The heart of the dispute between the plaintiffs and defendants arose at Gageler’s third point — the construction of section 198(3), namely the meanings of the words “protection” and “provides protection” and “human rights standards”.
The Commonwealth maintains that protection only refers to the principle of non-refoulement and no additional standards. Further, Gageler argued that the reference to “human rights standards” lacks legal meaning and rather than imposing a set of standards that could be determined judicially, it simply refers to what can be practicably determined in fact. He went on to say that the power to exercise these protections has “no express or implied preconditions to its exercise”.
At this point, in response to the Judges’ questions as to whether the Minister could have asked himself the wrong questions, as the plaintiffs argued, in relation to the issue of protection, he responded that the Minister acted on the basis that neither an international nor domestic legal basis was necessary when determining whether Malaysia was a country that could provide asylum seekers with protection. Rather, he simply “addressed himself to Malaysia as it is now”.
Gageler’s fourth argument pertained to subsection 1 of 198 A, namely that an “officer may take an offshore entry person from Australia to a country in respect of which a declaration is in force under subsection (3)”. He conceded that this is an exercise of power that is qualified by the obligation to assess the circumstances of individuals who may face persecution in the country they are to be sent to. He argued, however, that this is what occurred through the pre-removal process and the concerns raised by the plaintiffs — persecution on the grounds of religion and bodily assault due to documented cases of caning — do “not rise to the level of one of those mandatory relevant considerations” under the Refugee Convention.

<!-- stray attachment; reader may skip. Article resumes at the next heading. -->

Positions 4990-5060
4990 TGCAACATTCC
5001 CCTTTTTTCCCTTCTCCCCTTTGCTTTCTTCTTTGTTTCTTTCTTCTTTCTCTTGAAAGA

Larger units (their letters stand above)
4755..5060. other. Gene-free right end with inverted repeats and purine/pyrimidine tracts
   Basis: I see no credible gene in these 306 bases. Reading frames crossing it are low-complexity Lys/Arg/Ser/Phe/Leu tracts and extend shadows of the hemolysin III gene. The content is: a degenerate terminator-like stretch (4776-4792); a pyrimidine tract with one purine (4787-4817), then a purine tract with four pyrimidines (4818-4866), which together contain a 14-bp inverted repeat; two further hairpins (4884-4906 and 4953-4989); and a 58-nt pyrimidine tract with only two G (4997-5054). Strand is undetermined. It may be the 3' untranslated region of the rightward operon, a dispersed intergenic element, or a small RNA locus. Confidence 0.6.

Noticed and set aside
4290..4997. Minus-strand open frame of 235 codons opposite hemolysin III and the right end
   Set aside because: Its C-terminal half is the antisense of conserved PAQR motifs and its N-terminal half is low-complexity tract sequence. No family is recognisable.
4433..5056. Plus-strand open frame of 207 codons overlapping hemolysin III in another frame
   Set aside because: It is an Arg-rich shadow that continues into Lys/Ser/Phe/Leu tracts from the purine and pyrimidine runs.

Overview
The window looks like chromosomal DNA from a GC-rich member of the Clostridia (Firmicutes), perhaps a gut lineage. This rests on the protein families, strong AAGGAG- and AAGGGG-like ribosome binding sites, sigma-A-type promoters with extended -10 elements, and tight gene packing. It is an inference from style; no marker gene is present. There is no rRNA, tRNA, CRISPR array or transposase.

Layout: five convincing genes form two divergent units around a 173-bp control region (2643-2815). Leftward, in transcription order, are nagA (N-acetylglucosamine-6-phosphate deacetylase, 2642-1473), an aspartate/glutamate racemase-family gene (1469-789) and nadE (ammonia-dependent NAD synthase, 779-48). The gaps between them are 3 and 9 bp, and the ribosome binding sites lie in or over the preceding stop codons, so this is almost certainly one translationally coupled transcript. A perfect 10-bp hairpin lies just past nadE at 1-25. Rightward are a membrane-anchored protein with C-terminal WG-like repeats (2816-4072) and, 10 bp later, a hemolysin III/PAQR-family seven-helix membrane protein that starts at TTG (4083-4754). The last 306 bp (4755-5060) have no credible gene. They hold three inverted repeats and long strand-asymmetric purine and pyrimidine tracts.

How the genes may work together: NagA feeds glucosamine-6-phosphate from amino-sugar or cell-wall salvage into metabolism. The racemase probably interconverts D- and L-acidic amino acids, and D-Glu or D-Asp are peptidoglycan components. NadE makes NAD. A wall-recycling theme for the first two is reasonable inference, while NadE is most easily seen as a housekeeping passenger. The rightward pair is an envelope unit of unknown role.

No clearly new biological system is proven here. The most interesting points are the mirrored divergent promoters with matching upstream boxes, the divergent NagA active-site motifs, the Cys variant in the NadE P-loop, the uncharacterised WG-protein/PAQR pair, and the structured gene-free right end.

Finally, Gageler spent some time examining legal precedents that suggest the right way to construct Article 33 under the Convention (which contains the prohibition on refoulement). He refered to the Federal Court decision of Patto in 2000 in which Justice French ruled that it was “not necessary that the third country be a party to the Convention if it will otherwise afford effective protection to the person”. Gageler thus argued that while Malaysia may not be party to the relevant pieces of international legislation to which Australia is party, if it could legally secure protection for the rights of asylum seekers, Australia would not necessarily be in breach of its international duty.
Debbie Mortimer, acting for the plaintiffs, had a number of points to make in response to the Commonwealth’s case.
Most significantly she repudiated the Commonwealth’s arguments about the Minister’s right to determine the “safety” of Malaysia based on the “practical reality” of the standards of human rights there. This, she said, is a misapplication of power: “Australia does not know and decides not to inquire about whether another State has an existing protection obligation to these people. Instead, it seeks to discharge the Convention obligations as we have described them by sending them to a country that it declares will do so in the manner that is legally required.” That is, it is not Australia’s duty to make an independent decision on whether another country who is not party to the Convention fulfills the requirements it lays out for the protection of asylum seekers.
The final decision will be handed down by the Court on 31 August 2011.